Accuracy and Reliability of Stroke Diagnosis in the Pediatric Emergency Department
Background and Purpose—Access to acute stroke interventions in the emergency department (ED) relies on correct clinical diagnosis. Our aims were to determine the accuracy and reliability of pediatric ED physician diagnosis of childhood stroke and other conditions presenting with brain attack symptoms.
Methods—Prospective study of consecutive children aged 1 month to 18 years presenting to the ED from June 2009 to December 2010 with focal neurological deficits. Accuracy (sensitivity, specificity, and receiver operator characteristic curves [ROCs]) and interrater agreement (κ) were determined, between ED physician diagnoses, as recorded in the electronic hospital administrative software system, and final neurological diagnosis, after completion of diagnostic work-up.
Results—Two-hundred eighty-seven children with 301 consecutive presentations were recruited. The most common final brain attack diagnoses included migraine in 84 children, first seizure in 48, Bell’s palsy in 29, stroke in 21, and conversion disorders in 18 children. Sensitivity of ED physician stroke diagnosis was 62%, and specificity was 98% (ROC, 0.8). Inter-rater agreement for ED physician and final stroke diagnosis was substantial (κ=0.61). ED physician diagnostic accuracy and reliability was highest for Bell’s palsy (ROC=0.98; κ=0.96), and lowest for central nervous system demyelination (ROC=0.5; κ=−0.01) and cerebellitis (ROC=0.50; κ=0.50).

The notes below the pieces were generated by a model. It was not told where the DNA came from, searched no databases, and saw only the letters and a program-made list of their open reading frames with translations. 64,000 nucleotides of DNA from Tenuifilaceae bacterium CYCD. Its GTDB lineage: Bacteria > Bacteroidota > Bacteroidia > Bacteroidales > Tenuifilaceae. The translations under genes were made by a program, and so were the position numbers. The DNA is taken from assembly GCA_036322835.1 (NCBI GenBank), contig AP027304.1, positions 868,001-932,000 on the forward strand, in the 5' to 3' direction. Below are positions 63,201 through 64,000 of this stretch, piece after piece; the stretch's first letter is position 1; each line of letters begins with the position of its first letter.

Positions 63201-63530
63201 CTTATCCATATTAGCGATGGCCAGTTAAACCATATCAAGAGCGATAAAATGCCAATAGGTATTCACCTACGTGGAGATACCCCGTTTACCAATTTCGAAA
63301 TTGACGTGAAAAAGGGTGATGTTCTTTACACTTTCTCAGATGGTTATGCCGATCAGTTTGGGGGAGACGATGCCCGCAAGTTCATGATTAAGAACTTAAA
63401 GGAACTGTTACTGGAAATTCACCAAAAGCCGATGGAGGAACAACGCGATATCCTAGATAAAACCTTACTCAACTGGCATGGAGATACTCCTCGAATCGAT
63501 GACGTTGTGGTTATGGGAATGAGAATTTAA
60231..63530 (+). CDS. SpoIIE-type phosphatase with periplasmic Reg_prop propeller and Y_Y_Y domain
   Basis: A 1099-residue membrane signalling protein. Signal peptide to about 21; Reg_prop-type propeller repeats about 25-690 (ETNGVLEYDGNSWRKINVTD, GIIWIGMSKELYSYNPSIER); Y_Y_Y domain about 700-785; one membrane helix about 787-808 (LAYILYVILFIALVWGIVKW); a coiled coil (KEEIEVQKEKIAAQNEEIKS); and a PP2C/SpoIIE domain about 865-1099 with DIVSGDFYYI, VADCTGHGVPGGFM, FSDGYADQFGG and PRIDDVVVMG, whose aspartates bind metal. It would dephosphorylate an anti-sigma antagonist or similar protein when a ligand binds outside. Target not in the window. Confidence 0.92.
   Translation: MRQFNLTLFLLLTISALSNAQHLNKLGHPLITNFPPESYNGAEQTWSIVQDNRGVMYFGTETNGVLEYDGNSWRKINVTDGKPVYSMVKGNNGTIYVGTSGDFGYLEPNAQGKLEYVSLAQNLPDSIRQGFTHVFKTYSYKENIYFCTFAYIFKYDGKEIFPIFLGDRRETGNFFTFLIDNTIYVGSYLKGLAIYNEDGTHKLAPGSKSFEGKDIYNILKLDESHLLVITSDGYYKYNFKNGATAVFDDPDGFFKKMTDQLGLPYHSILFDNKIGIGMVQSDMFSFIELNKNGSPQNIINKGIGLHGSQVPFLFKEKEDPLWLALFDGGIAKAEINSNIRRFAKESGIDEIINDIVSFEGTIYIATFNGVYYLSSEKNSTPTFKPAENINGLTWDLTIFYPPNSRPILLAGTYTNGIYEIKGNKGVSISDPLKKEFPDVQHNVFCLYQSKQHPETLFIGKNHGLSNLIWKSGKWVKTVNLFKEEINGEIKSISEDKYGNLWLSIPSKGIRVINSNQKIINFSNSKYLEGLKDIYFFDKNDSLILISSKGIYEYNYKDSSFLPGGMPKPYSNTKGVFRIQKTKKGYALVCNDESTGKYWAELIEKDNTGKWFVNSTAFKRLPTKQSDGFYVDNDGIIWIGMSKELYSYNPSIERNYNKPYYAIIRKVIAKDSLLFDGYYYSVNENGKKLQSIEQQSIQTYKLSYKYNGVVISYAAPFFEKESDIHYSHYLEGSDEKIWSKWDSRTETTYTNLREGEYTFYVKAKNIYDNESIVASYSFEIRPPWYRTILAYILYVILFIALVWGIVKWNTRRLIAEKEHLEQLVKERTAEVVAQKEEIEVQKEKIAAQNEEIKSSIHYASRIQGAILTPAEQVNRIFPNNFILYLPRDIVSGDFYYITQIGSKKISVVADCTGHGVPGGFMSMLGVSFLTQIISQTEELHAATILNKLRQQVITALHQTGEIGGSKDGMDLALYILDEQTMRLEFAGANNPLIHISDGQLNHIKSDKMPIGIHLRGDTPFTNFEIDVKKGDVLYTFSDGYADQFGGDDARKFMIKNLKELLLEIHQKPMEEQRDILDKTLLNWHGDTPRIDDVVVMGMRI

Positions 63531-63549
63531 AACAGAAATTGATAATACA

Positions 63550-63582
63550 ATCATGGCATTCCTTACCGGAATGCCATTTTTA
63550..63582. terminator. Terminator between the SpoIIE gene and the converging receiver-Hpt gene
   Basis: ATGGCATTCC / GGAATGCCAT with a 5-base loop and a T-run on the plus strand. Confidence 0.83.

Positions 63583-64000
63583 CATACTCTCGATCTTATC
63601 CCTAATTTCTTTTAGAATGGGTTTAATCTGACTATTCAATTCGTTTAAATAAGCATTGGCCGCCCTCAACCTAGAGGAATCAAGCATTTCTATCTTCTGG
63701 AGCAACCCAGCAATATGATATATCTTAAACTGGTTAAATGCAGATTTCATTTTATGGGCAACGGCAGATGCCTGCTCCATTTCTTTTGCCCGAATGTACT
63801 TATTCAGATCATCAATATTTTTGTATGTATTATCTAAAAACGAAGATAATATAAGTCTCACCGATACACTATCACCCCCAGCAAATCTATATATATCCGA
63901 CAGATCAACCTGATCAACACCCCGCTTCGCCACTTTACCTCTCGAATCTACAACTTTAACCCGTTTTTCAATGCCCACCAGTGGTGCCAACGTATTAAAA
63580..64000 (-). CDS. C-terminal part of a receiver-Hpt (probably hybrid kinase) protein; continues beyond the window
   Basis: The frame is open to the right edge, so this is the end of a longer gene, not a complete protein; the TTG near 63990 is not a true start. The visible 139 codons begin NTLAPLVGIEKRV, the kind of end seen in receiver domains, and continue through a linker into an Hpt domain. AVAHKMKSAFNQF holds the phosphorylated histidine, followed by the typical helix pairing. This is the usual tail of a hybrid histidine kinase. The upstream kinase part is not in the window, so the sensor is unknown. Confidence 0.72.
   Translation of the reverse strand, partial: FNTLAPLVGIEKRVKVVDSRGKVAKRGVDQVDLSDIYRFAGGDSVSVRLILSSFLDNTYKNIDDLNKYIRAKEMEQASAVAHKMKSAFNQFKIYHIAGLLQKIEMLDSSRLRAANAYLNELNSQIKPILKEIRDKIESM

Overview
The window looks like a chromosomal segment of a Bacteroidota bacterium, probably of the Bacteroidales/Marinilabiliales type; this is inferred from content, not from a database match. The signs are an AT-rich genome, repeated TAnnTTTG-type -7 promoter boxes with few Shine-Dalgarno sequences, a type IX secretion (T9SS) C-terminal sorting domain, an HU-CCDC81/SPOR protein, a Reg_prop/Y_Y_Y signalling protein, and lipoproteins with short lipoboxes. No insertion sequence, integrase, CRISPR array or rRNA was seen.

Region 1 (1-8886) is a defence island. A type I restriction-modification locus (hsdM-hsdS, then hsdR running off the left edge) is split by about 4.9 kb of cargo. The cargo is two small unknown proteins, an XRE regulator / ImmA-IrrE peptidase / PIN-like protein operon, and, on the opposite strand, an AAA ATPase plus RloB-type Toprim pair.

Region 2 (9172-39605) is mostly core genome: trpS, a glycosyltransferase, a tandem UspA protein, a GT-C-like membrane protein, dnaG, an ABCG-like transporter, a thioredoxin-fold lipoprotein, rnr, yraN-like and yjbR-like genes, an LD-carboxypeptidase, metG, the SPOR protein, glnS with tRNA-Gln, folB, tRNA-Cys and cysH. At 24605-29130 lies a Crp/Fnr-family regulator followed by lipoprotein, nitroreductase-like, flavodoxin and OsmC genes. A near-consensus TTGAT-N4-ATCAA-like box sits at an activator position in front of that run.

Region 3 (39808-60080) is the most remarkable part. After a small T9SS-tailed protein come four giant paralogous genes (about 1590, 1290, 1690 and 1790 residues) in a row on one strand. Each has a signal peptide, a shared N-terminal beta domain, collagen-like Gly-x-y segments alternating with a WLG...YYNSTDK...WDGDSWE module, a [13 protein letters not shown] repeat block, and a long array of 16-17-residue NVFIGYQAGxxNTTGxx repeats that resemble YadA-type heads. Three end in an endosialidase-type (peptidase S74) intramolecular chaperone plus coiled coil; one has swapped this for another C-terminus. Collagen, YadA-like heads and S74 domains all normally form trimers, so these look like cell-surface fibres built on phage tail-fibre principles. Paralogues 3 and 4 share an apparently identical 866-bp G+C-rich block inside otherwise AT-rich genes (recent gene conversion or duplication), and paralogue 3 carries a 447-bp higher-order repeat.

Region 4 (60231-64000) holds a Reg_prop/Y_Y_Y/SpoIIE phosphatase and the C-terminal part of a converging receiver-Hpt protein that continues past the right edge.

Conclusions—ED physician diagnostic accuracy and reliability varies considerably across disorders presenting with brain attack symptoms. Clinical recognition tools are required to assist pediatric ED physicians with diagnosis of stroke and other serious neurological disorders.
- Received September 26, 2016.
- Revision received December 20, 2016.
- Accepted January 13, 2017.
- © 2017 American Heart Association, Inc.